Plain Language Summary

Management of Anterior Cruciate Ligament Injury


This plain language summary provides an overview of the management of anterior cruciate ligament (ACL) Injuries. The ACL is a tether in the center of the knee that connects the femur (thighbone) to the tibia (shinbone).  The ACL works with other ligaments to provide a stable knee, especially while playing sports. The location of the ACL is shown below. Injuries to this ligament can occur in various ways, such as suddenly stopping, rapidly changing direction, landing incorrectly, and a direct collision. It is estimated that 252,000 patients per year suffer from an ACL injury.

What is an ACL injury?

An ACL injury occurs when the ACL is stretched too far.  The majority of ACL tears are complete tears (or ruptures), not partial tears.

What should you do?

The following may indicate an ACL injury:

  • You heard a distinct popping sound and/or felt a popping and/or tearing sensation inside your knee
  • Your knee gave way beneath you, or you have had episodes in which your knee ‘gives out’ or “shifts”.
  • There is pain and/or swelling of the joint after the new injury
  • Difficulty bearing weight after a knee injury
  • Loss of knee motion

If you think that you have injured your ACL, seek medical attention. It is also recommended that you immobilize for a short time, and, if possible, elevate the injured leg. You should also avoid placing weight on the injured leg, using crutches or assistance as able.

How is an ACL injury diagnosed?

There is strong evidence supporting initial diagnosis with a history and physical examination. By determining the origin of the injury and identifying the symptoms present (such as swelling, loss of range of motion, etc.), your doctor will be able to determine if an ACL injury is present. There is also strong evidence that supports the use of an MRI to confirm the injury and identify any associated injuries in the area (damage to the meniscus, cartilage, or other ligaments). Your physician may also elect to obtain x-rays to identify any potential fractures or dislocations.

What treatment options are available for ACL tears?

Treatment options depend on many factors, including knee function, patient activities or work demands, and patient preferences. Your doctor may elect to treat your injury non-operatively. This option is supported in various studies for lower risk patients, as defined by lower activity levels and knees that are less ‘loose.’

Reconstruction is replacement of the ruptured ACL with a new ligament.  There is evidence supporting reconstruction in active young adults (18-35 years) as well as in pediatric patients. For patients requiring surgical reconstruction of the ACL, moderate evidence supports that surgery should take place within 5 months of the initial injury. There is an option as to the tissue used in ACL reconstruction. An autograft is tissue that has been grafted from elsewhere on your body and an allograft is tissue from another person. In some patients, the use of allograft may have a higher risk of failure, especially in younger or very active patients – this decision should be discussed with your surgeon. There is also strong evidence that if your own tissue is used in the reconstruction, this tissue should come from either the bone-patellar tendon-bone or hamstring-tendon. This decision is based on each patient’s individual needs and should be discussed with your surgeon.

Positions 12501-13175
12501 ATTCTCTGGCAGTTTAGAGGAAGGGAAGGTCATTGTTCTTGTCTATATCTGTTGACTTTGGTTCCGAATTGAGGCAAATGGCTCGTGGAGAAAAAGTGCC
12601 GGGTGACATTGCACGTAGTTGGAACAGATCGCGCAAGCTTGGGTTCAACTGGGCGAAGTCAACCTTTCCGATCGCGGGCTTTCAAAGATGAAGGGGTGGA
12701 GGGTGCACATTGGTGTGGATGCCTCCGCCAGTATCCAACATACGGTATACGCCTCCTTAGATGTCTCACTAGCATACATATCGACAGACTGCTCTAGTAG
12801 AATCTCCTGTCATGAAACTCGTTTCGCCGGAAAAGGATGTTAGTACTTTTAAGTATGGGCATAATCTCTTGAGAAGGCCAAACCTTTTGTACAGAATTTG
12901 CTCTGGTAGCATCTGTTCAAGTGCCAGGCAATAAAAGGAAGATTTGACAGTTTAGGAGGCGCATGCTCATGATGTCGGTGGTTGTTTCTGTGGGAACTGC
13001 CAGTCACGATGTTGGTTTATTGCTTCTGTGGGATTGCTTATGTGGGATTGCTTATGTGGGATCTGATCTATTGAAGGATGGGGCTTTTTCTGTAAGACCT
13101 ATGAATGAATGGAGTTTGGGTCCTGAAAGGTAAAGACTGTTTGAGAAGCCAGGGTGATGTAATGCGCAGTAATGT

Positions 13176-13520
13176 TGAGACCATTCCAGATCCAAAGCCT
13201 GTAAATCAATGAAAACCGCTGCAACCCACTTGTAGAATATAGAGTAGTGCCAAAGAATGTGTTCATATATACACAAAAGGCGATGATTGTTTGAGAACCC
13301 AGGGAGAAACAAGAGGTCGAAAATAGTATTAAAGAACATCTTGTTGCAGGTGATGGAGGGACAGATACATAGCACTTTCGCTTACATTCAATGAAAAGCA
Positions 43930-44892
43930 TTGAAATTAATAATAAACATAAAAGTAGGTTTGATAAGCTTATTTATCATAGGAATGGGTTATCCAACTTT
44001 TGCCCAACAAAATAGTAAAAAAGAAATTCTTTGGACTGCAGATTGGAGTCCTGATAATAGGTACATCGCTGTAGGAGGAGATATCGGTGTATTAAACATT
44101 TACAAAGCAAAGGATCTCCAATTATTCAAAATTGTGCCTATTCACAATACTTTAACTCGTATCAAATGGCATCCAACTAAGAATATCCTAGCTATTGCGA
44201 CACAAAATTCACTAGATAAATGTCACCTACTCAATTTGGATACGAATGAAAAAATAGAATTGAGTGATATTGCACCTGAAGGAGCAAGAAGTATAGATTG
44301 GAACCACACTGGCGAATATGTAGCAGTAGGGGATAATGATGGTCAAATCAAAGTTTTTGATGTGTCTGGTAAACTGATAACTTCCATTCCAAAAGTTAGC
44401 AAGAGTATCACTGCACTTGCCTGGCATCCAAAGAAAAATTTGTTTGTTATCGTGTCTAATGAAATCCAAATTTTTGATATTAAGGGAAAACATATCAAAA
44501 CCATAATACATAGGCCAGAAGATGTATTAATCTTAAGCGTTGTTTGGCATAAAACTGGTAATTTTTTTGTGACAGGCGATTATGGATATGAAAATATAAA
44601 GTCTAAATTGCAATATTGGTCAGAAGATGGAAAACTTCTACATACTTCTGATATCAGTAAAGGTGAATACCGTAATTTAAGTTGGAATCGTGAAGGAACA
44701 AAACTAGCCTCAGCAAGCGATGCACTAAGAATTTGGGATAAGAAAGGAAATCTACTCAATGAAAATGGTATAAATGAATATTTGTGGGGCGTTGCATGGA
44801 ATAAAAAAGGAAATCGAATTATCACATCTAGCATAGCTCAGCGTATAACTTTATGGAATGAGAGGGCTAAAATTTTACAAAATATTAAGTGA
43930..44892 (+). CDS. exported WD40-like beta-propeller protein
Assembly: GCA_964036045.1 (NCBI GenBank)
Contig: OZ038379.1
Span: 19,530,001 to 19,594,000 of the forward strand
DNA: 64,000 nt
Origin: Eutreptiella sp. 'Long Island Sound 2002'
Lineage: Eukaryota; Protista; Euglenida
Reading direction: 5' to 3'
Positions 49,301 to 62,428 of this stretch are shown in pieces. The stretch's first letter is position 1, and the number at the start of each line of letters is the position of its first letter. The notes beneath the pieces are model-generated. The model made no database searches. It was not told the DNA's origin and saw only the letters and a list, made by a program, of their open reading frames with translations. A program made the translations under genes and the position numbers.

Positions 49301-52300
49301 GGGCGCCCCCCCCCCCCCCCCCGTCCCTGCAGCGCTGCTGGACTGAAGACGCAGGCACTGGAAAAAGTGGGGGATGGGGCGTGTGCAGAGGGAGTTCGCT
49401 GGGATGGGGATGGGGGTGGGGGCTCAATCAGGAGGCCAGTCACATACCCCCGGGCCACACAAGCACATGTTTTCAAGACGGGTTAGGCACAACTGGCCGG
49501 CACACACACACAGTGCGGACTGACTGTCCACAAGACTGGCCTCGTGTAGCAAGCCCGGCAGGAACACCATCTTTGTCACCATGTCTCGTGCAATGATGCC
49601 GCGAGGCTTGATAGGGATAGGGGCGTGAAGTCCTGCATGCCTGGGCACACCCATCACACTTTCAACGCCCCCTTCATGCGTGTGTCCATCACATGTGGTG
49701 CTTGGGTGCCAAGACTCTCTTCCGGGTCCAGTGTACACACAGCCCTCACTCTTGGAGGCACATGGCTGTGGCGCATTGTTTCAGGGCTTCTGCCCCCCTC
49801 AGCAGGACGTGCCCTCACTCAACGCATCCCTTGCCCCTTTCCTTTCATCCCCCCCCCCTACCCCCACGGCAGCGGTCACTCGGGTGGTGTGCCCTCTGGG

What can you expect after surgical treatment?

After surgery, you can expect to complete a physical therapy program. The evidence shows that both accelerated and non-accelerated programs have similar outcomes. The use of a knee brace is not supported by evidence, as there has been no proven benefit to post-operative healing. The time it will take to recover from surgery ranges from 6-12 months, depending on the individual patient.  The time it takes to return to your sport is also highly individual. Erring on the side of caution is advised, as the ACL needs time to heal. The healing process consists of the integration of any tissue used for reconstruction as well as its reattachment to the bone. Neuromuscular healing also requires time to adequately regain balance, strength, and coordination.

What can you do to prevent ACL injury?

There is evidence that neuromuscular training programs may reduce ACL injuries in athletes. Neuromuscular training can be as simple as what some consider a warm-up routine, which includes jumps, turns/pivots, or even marching with feedback from coaches and instructors. This type of training strengthens muscles as well as teaches the athlete how to move safely.

The use of a knee brace to prevent ACL injury is not supported by evidence. The evidence shows that there is no difference in injury rates between those who use a knee brace and those who do not.